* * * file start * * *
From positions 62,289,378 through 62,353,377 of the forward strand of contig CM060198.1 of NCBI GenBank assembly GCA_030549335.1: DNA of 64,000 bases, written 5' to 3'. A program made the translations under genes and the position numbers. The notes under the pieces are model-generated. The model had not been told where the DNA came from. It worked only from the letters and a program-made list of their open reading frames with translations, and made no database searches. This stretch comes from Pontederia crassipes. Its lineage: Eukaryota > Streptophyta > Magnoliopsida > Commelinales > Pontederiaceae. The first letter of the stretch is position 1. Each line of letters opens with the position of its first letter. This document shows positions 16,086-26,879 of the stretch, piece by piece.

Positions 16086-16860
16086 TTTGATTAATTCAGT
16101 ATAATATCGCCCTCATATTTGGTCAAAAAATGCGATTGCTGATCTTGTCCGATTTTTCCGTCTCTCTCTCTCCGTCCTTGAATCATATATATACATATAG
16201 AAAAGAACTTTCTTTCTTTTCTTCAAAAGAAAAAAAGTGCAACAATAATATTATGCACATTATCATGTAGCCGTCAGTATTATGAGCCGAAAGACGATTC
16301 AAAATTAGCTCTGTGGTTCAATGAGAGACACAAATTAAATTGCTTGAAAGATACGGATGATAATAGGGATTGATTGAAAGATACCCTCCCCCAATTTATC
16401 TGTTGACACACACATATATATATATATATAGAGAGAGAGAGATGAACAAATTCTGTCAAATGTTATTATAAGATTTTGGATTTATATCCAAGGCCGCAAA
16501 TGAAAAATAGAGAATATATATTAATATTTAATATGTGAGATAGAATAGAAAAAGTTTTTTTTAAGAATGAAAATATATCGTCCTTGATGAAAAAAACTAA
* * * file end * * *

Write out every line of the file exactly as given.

From positions 62,289,378 through 62,353,377 of the forward strand of contig CM060198.1 of NCBI GenBank assembly GCA_030549335.1: DNA of 64,000 bases, written 5' to 3'. A program made the translations under genes and the position numbers. The notes under the pieces are model-generated. The model had not been told where the DNA came from. It worked only from the letters and a program-made list of their open reading frames with translations, and made no database searches. This stretch comes from Pontederia crassipes. Its lineage: Eukaryota > Streptophyta > Magnoliopsida > Commelinales > Pontederiaceae. The first letter of the stretch is position 1. Each line of letters opens with the position of its first letter. This document shows positions 16,086-26,879 of the stretch, piece by piece.

Positions 16086-16860
16086 TTTGATTAATTCAGT
16101 ATAATATCGCCCTCATATTTGGTCAAAAAATGCGATTGCTGATCTTGTCCGATTTTTCCGTCTCTCTCTCTCCGTCCTTGAATCATATATATACATATAG
16201 AAAAGAACTTTCTTTCTTTTCTTCAAAAGAAAAAAAGTGCAACAATAATATTATGCACATTATCATGTAGCCGTCAGTATTATGAGCCGAAAGACGATTC
16301 AAAATTAGCTCTGTGGTTCAATGAGAGACACAAATTAAATTGCTTGAAAGATACGGATGATAATAGGGATTGATTGAAAGATACCCTCCCCCAATTTATC
16401 TGTTGACACACACATATATATATATATATAGAGAGAGAGAGATGAACAAATTCTGTCAAATGTTATTATAAGATTTTGGATTTATATCCAAGGCCGCAAA
16501 TGAAAAATAGAGAATATATATTAATATTTAATATGTGAGATAGAATAGAAAAAGTTTTTTTTAAGAATGAAAATATATCGTCCTTGATGAAAAAAACTAA